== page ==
Students in grades 9-11 at Clarence High School can get a head start on their community service graduation requirements according to a plan approved Monday night by the School Board.
The new requirement continues the 32-hour obligation, but scraps a provision that students complete the service in their senior year. They can now complete up to 14 hours in their freshman, sophomore and junior years. While seniors must complete 18 or more hours in specific non-profit agencies, the younger students can satisfy the requirement by volunteering with a non-profit organization or joining a high school group that conducts a community or school service-related activity.
To encourage participation in more than one organization, a student would receive no more than seven hours of community service credit from any single school organization, officials said. Also, participation in musical groups, sports teams and other performance-based activities will not count toward the community service credit -- an important point for trustees, whose concerns about what kind of activities would be classified as community service prompted a revision of the first modification proposal presented to the board. Students who do not take advantage of the opportunity to accumulate any community service hours prior to their senior year must complete all 32 hours at agencies on an approved list. The list, which is still to be determined, will be distributed to the class of 2001 before July 1, 2000.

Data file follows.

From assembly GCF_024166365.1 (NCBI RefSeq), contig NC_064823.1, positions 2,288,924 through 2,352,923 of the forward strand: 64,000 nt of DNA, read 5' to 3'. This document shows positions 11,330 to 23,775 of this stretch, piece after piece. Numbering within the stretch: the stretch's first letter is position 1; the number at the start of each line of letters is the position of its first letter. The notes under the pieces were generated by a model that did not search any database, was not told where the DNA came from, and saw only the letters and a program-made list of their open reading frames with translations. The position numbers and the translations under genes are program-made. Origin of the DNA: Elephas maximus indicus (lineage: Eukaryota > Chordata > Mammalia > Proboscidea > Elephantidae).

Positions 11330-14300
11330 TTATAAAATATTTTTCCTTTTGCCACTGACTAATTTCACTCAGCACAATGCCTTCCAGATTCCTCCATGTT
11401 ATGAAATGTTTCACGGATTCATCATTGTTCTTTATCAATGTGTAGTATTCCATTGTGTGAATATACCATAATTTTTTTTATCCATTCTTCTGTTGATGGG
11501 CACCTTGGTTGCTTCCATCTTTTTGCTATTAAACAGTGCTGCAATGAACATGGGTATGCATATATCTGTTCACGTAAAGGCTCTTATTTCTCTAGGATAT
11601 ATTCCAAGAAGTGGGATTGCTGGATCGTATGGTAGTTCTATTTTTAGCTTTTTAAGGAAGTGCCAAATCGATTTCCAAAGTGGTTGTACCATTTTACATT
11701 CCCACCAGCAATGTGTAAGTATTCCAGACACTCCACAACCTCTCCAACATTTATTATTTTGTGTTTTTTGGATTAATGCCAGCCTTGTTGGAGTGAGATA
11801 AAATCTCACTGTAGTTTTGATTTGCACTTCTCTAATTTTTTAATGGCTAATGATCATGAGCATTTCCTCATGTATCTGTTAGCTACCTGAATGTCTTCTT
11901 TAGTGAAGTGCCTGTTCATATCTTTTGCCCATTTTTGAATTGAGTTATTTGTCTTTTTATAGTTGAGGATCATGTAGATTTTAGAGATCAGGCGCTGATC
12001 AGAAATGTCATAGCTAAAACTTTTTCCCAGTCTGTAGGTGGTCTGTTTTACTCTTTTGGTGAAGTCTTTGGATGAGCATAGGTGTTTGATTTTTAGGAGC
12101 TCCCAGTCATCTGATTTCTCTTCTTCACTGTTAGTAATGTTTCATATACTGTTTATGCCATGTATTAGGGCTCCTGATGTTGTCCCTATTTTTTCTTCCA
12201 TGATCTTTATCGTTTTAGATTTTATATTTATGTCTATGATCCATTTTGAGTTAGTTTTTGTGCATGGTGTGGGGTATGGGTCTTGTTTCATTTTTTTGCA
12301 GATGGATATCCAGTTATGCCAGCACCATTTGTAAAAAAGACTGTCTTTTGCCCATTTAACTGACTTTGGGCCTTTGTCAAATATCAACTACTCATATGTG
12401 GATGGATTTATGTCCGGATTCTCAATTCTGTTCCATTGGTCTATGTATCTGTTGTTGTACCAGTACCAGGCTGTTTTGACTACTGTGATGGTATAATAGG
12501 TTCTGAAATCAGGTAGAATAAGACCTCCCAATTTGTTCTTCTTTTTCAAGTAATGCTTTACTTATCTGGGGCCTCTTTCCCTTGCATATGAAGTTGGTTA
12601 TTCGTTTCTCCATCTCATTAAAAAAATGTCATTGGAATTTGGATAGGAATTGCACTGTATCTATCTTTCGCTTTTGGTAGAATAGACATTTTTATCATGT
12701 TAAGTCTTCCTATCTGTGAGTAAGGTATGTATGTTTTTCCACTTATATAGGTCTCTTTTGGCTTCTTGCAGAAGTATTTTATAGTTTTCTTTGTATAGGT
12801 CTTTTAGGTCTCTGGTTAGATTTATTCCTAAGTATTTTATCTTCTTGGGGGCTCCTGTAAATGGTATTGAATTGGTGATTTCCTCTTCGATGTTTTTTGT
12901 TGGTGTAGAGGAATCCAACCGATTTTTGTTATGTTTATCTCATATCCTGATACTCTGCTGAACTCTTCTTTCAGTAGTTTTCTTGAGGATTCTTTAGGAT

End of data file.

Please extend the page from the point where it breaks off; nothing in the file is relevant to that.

The rationale for changing the requirement is to encourage students to become involved in the school and community at an earlier age. Administrators say there is less disaffection among students who are actively involved in school.
"If I had my way, they would be required to participate in school organizations." said Jerry Cappello, social studies teacher and high school community service coordinator.
In another matter, resident Peter Lipinoga, who owns a landscaping firm, criticized the type of shrubs planted near the entrance to the high school. He said the boxwood and taxus are "dessert for deer," and he also asked why the district didn't seek estimates on the landscaping project.
Business Manager Richard J. Mancuso said the district landscaped the area in conjunction with a recent capital project, and the construction firm chose a nursery to handle the $7,000 project. He said the amount is well under the $10,000 bid law. Lipinoga also took the board to task for failing to provide more opportunities for gifted students. He said one of his daughters is attending a private school because the Clarence schools could not meet her needs.